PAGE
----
Risks when resolving disputes with an Indian nexus
There has been a considerable growth in the number and breadth of domestic and cross-border disputes in India in recent years. The backlogs in the system are notorious and the statistics striking – 55,000 cases pending before the Supreme Court, 4.2 million cases pending before the High Court, with the overall total of cases pending (including lower courts) estimated to be 24 million (24% of which have been pending for 5-10 years).
The many reasons for these delays are discussed elsewhere. The risk for banks is that disputes with an Indian nexus end up before the Indian courts, notwithstanding a foreign (offshore) dispute resolution clause.
On arbitration, many commentators have noted that, whilst India is a signatory to the New York Convention, offshore arbitration (ie where the “seat” of arbitration is outside India) can become the subject of the exercise of “long arm” jurisdiction of the Indian courts.
One fiercely debated aspect of this “long arm” jurisdiction centres on whether the Indian court has power to review foreign arbitral awards under the Indian Arbitration Act 1996. Relying on the Supreme Court decisions of 2002 (Bhatia International) and 2008 (Venture Global Engineering) it has been argued that the Indian court did have jurisdiction to review offshore arbitration awards under Part I of the Act. As a result, banks entering into contracts either under Indian law or with Indian parties risked being dragged before the Indian courts, despite their contracts containing an offshore arbitration agreement.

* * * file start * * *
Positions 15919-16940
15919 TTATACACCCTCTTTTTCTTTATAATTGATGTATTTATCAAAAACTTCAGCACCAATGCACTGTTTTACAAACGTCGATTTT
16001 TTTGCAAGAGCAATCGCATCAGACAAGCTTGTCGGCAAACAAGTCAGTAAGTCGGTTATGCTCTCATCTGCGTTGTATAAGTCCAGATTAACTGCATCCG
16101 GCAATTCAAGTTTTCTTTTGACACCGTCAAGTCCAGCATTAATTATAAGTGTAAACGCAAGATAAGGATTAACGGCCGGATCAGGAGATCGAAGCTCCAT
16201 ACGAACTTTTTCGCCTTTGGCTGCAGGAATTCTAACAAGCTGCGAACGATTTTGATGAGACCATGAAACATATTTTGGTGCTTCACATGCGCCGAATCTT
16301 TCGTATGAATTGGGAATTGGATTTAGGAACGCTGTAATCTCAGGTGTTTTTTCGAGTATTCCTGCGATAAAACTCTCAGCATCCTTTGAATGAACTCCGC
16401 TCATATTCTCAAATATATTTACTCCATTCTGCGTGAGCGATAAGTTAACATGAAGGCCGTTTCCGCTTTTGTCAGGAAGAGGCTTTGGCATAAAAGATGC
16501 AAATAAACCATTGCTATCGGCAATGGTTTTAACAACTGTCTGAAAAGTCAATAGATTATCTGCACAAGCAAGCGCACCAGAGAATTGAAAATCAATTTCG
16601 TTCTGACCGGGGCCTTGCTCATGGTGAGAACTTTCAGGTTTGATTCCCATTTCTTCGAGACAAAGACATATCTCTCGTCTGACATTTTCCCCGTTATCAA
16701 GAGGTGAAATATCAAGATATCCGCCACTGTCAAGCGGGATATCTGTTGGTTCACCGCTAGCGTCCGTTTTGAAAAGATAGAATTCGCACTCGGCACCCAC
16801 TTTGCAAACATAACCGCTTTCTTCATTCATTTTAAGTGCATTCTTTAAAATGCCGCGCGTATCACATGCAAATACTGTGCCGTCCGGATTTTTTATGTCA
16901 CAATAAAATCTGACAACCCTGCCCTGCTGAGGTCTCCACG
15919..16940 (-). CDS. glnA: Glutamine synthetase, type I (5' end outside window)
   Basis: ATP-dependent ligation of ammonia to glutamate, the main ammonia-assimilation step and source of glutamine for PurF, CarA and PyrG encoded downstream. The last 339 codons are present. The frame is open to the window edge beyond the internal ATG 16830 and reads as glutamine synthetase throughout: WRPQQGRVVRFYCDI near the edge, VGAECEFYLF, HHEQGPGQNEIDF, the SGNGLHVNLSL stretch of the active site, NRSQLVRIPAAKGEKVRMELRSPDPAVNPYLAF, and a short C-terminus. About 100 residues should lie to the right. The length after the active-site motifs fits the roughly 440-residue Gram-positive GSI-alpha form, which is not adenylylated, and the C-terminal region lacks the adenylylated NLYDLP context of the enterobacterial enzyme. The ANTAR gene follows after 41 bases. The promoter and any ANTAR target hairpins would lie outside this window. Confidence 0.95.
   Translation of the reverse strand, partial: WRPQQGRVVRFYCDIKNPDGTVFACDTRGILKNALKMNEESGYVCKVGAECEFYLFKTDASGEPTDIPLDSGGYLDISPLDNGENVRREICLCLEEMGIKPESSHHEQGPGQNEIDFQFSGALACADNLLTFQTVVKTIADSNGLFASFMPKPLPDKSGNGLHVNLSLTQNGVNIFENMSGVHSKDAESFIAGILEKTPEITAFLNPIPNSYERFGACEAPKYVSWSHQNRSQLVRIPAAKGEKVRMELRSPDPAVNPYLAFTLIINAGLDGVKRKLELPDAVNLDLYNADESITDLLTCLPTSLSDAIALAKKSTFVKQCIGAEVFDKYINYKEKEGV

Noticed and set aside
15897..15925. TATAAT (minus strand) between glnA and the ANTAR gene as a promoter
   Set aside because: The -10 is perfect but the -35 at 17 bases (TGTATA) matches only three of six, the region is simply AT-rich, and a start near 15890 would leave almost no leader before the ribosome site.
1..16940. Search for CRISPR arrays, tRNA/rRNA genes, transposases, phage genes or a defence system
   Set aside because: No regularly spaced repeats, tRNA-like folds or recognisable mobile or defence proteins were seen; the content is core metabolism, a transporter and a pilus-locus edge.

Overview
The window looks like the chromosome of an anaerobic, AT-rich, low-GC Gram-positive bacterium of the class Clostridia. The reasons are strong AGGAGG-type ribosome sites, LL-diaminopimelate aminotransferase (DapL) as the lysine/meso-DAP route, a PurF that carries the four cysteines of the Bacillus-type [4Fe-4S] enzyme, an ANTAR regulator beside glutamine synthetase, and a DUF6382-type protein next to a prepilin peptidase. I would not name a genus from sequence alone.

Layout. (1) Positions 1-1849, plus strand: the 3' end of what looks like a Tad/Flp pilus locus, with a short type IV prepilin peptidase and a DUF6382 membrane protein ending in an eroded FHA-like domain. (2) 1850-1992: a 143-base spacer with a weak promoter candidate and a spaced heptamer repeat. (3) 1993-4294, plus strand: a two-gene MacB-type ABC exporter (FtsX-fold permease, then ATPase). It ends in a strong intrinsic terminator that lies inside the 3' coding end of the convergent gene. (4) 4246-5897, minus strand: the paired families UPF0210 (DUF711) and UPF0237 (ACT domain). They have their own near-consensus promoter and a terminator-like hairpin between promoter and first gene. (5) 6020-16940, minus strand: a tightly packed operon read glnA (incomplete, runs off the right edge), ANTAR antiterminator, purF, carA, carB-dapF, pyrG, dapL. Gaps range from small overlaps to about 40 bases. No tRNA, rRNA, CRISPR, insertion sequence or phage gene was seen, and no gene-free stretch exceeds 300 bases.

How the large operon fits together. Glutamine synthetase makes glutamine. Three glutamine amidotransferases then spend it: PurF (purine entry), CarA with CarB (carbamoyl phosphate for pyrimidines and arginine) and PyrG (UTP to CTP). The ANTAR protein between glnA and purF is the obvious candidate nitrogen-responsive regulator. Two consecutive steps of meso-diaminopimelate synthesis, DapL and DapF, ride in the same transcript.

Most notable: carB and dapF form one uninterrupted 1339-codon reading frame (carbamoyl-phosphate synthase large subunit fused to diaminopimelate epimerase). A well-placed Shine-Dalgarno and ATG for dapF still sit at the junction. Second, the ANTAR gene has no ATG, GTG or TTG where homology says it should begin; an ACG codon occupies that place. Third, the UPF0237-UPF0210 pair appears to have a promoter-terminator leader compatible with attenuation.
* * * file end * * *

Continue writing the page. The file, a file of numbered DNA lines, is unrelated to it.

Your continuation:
Earlier this month, a five judge Constitutional Bench of the Supreme Court overruled Bhatia and Venture Global, holding that Part I of the Arbitration Act is applicable only to arbitration proceedings which take place inside India (not to foreign seated arbitrations). By this ruling the Supreme Court made it clear that the Indian courts do not have the power to annul foreign arbitral awards. This decision is good news for investors.
There is, however, a sting in the tail. The Supreme Court stated that its ruling is to be applied prospectively “to all the arbitration agreements executed hereafter”. This suggests that, assuming an Indian nexus, banks with contracts containing offshore arbitration clauses concluded prior to 6 September 2012 may still be subject to review by the Indian courts (unless expressly excluded), notwithstanding that the Supreme Court has declared that such an approach is wrong as matter of Indian law.
More widely, there are some signs of optimism – most notably a National Litigation Policy 2010 which, amongst other things, aims to reduce the average length of proceedings from 15 to 3 years. Further, legislation establishing a new Commercial Division of the High Court which provides for a fast track procedure for commercial disputes over INR 50 million (approximately USD 1 million) has been introduced. Also specialised statutory tribunals have been established in certain sectors (including debt recovery for banks) and the courts are beginning to encourage the use of ADR.
The position regarding dispute resolution in India remains mixed and continues to throw up many challenges for financial institutions dealing with Indian parties and operating in India itself.
There is a sting in the tail. The Supreme Court stated that its ruling is to be applied prospectively 'to all the arbitration agreements executed hereafter'.